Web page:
Surprise is a stunningly contemporary sounding record from singer/songwriter legend, Paul Simon. Surprise, indeed. From the very opening notes of the album, it's apparent that this is going to be different than anything we've ever heard before from this American songwriting master. Like his career watershed Graceland, on which he merged his love of African rhythms with songs about imminent and inevitable middle age, Surprise promises to be another one of those important markers on Simon's timeline: as he's embraced 21st Century technology, he also seems to have accepted his role as an elder statesman, though that doesn't mean that he's predictable nor is he incapable of being surprised or surprising the listener.
Similar to Sir Paul McCartney's most recent work, Simon is delivering rock music from a post-60, post '60s perspective. And yet the aging boomers manage to sound as vital as ever. "How Can You Live in the Northeast?" with its "different strokes for different folks message" uses the computerized "sonic landscape" by collaborator Brian Eno to its fullest effect. Produced by Simon and recorded and programmed by Andy Smith, Eno contributes "soundwaves" throughout the album while Tchad Blake, known for creating his own atmospheres, mixed it.
The funky "Outrageous," a song that specifically takes on aging, updates the polyrhythmic patterns Simon perfected on Graceland. "Sure Don't Feel Like Love" also plays around with rhythms and highlights Eno's electrics. With "Beautiful," Simon has created an anthem for all those brave parents who've adopted their children from beleaguered nations. The rhythm of life underscores the pulse of the melody's percussive sounds. Herbie Hancock sits in on piano for the somber "Wartime Prayers." And "I Don't Believe" ties together the whole catastrophe, from global warming to unstable markets and the tenuous nature of the love connection in one tender song. Simon really shines on his guitar work on this one.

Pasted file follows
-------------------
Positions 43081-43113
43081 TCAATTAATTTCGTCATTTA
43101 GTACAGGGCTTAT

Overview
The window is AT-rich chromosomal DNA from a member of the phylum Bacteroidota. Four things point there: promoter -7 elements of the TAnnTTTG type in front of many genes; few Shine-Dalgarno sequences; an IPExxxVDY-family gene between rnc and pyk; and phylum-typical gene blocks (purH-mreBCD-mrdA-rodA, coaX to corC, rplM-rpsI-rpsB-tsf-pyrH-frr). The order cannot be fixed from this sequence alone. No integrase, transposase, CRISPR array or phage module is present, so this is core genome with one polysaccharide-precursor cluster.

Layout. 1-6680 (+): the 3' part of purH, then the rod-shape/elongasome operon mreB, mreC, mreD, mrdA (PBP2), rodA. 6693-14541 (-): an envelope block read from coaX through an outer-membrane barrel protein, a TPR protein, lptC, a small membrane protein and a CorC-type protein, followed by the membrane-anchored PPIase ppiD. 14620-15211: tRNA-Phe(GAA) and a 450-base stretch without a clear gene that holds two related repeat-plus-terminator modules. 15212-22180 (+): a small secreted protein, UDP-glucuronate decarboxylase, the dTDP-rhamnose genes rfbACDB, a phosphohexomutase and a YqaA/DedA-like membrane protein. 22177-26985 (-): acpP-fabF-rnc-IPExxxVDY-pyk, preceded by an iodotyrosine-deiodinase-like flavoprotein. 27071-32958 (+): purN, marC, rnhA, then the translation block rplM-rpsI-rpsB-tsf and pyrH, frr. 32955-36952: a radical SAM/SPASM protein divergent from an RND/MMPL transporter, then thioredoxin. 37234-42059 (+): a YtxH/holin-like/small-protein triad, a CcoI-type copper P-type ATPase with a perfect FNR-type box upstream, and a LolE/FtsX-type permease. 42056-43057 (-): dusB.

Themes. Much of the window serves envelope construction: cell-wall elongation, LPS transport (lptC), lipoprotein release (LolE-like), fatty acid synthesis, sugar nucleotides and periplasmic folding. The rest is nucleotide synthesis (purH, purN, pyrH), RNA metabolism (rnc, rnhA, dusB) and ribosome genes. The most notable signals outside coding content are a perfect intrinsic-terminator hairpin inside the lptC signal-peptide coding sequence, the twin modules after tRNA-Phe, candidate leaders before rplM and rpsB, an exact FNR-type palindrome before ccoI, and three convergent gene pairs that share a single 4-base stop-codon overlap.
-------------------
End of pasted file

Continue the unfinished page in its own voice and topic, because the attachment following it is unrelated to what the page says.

Nowhere does the pair of Simon and Eno merge techno and organic sounds better than on the haunting, another-one's-gone-song, "Another Galaxy." As Eno's machines whir in the background, the hum and strum of Simon's guitar form the perfect marriage between traditional and modern. Simon also uses his guitars to great effect in "Once Upon A Time There Was an Ocean," a heartfelt song of contemplation of the day to day with a spiritual center, again filling in the action with some of Simon's beloved African styles.
"That's Me" is a cleverly structured verse that takes our singer from birth to death. On this album especially, Simon in his self-described "valley of twilight" reveals himself to be a poet, not far behind Bob Dylan, the other great man of words who writes for the rock and roll generation. The album winds up with a loving song about "Father and Daughter," a universal song of one-of-a-kind paternal love.
As the saying goes, it ain't over till it's over but this seems like a fitting contribution by Simon to his catalog at this juncture in his journey. What's next could be anyone's guess but for now, Simon has offered us this splendid Surprise.
By Daisy Duarte